but it uses DMA channels 1 and 3. You can set the clock rate (if enabled by
jumpers on the board) by writing the kbps value into the file named 'clock'.
Set it to 'external' (it is the default) if you have external clock source.
(Note: currently the LoCOMX driver does not support the internal clock)
On the HICOMX, COMX and CMX, you have to load the firmware (it is different for
the three cards!). All these adapters can share the same memory
address (we usually use 0xd0000). On the CMX you can set the internal
clock rate (if enabled by jumpers on the small adapter boards) by writing
the kbps value into the 'clock' file. You have to do this before initializing
the card. If you use both HICOMX and CMX/COMX cards, initialize the HICOMX
first. The I/O address of the HICOMX board is not configurable by any
method available to the user: it is hardwired to 0x320, and if you have to
change it, consult ITC-Pro Ltd.
The MixCOM board doesn't require firmware, the driver communicates with
it through I/O ports. You can have three of these cards in one machine.
The SliceCOM board doesn't require firmware. You can have 4 of these cards
in one machine. The driver doesn't (yet) support shared interrupts, so
you will need a separate IRQ line for every board.
Read Documentation/networking/slicecom.txt for help on configuring
this adapter.
The HDLC/SyncPPP line protocol driver uses the kernel's built-in syncppp
driver (syncppp.o). You don't have to manually select syncppp.o when building
the kernel, the dependencies compile it in automatically.
(setting up hw parameters, see above)
# using HDLC:
echo hdlc >/proc/comx/comx0/protocol
echo 10 >/proc/comx/comx0/keepalive <- not necessary, 10 is the default
ifconfig comx0 pointopoint netmask
(setting up hw parameters, see above)
# using PPP:
echo ppp >/proc/comx/comx0/protocol
ifconfig comx0 up
ifconfig comx0 pointopoint netmask
For this, you'll need to configure LAPB support (See 'LAPB Data Link Driver' in
'Network options' section) into your kernel (thanks to Jonathan Naylor for his
excellent implementation).
comx-proto-lapb.o provides the following files in the appropriate directory
(the default values in parens): t1 (5), t2 (1), n2 (20), mode (DTE, STD) and
window (7). Agree with the administrator of your peer router on these
settings (most people use defaults, but you have to know if you are DTE or
(setting up hw parameters, see above)
echo lapb >/proc/comx/comx0/protocol
echo dce >/proc/comx/comx0/mode <- DCE interface in this example
ifconfig comx0 pointopoint netmask
You DON'T need any other frame relay related modules from the kernel to use
COMX-Frame Relay. This protocol is a bit more complicated than the others,
because it allows to use 'subinterfaces' or DLCIs within one physical device.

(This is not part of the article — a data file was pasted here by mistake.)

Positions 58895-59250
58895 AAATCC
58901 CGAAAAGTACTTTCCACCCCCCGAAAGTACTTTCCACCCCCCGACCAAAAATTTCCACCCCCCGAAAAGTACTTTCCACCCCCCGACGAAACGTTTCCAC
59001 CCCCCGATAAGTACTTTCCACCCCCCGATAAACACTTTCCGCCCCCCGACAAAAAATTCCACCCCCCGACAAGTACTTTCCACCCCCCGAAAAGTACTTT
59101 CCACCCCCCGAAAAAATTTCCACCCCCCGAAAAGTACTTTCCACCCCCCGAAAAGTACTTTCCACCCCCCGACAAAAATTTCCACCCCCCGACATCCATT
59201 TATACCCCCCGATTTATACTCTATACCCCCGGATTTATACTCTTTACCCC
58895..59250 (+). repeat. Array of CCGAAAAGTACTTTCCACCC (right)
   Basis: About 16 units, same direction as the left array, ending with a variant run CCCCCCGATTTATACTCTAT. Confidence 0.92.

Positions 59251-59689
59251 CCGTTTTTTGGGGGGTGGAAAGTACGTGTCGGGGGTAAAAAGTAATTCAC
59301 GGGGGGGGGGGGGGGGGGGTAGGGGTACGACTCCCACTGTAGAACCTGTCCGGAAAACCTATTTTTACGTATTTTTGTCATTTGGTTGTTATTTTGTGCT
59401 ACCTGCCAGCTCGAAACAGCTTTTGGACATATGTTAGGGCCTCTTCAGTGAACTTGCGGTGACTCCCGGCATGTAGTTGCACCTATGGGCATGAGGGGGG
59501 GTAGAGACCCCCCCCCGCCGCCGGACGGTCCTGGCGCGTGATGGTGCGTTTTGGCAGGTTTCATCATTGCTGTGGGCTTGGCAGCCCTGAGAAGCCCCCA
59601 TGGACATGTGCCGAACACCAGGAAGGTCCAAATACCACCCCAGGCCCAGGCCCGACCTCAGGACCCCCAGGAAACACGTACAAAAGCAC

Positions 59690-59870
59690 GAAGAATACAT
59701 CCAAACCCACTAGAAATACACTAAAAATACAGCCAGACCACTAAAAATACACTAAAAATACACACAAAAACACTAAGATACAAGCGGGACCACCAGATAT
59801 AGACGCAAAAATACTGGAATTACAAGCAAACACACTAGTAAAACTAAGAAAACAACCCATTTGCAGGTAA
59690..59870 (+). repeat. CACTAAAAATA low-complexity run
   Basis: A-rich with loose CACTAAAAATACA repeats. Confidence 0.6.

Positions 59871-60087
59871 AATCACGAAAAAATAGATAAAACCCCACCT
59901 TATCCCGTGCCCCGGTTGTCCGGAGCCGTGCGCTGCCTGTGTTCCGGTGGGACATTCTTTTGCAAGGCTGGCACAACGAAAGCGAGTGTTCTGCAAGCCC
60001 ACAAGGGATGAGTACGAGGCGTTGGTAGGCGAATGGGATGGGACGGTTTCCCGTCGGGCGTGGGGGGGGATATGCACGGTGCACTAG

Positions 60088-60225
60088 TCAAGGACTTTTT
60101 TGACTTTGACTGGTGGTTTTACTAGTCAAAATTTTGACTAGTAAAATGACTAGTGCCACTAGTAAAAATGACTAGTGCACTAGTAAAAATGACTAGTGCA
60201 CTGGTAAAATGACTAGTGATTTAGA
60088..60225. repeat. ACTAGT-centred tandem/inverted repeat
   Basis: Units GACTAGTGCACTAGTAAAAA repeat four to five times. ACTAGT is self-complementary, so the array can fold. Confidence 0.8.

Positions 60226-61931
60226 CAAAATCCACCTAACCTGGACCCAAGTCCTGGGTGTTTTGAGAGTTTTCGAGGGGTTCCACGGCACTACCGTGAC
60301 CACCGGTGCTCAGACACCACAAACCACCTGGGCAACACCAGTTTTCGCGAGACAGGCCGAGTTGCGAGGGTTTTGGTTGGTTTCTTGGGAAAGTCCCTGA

First you have to create the 'master' device (the actual physical interface)
as you would do for other protocols. Specify 'frad' as protocol type.
Now you can bring this interface up by saying 'ifconfig comx0 up' (or whatever
you've named the interface). Do not assign any IP address to this interface
and do not set any routes through it.
Then, set up your DLCIs the following way: create a comx interface for each
DLCI you intend to use (with mkdir), and write 'dlci' to the 'boardtype' file,
and 'ietf-ip' to the 'protocol' file. Currently, the only supported
encapsulation type is this (also called as RFC1294/1490 IP encapsulation).
Write the DLCI number to the 'dlci' file, and write the name of the physical
COMX device to the file called 'master'.
Now you can assign an IP address to this interface and set routes using it.
See the example file for further info and example config script.
Notes: this driver implements a DTE interface with partially implemented
Q933a LMI.
You can find an extensively commented example in the 'etc' directory.
Type of the hardware. Valid values are:
'comx', 'hicomx', 'locomx', 'cmx', 'slicecom'.
Data-link protocol on this channel. Can be: HDLC, LAPB, PPP, FRAD
You can read the channel's actual status from the 'status' file, for example
'cat /proc/comx/comx3/status'.
Interpreted in seconds (default is 1). Used to avoid line jitter: the system
will consider the line status 'UP' only if it is up for at least this number
of seconds.
You can set various debug options through this file. Valid options are:
'comx_events', 'comx_tx', 'comx_rx', 'hw_events', 'hw_tx', 'hw_rx'.
You can enable a debug options by writing its name prepended by a '+' into
the debug file, for example 'echo +comx_rx >comx0/debug'.
Disabling an option happens similarly, use the '-' prefix
(e.g. 'echo -hw_rx >debug').
Debug results can be read from the debug file, for example:
tail -f /proc/comx/comx2/debug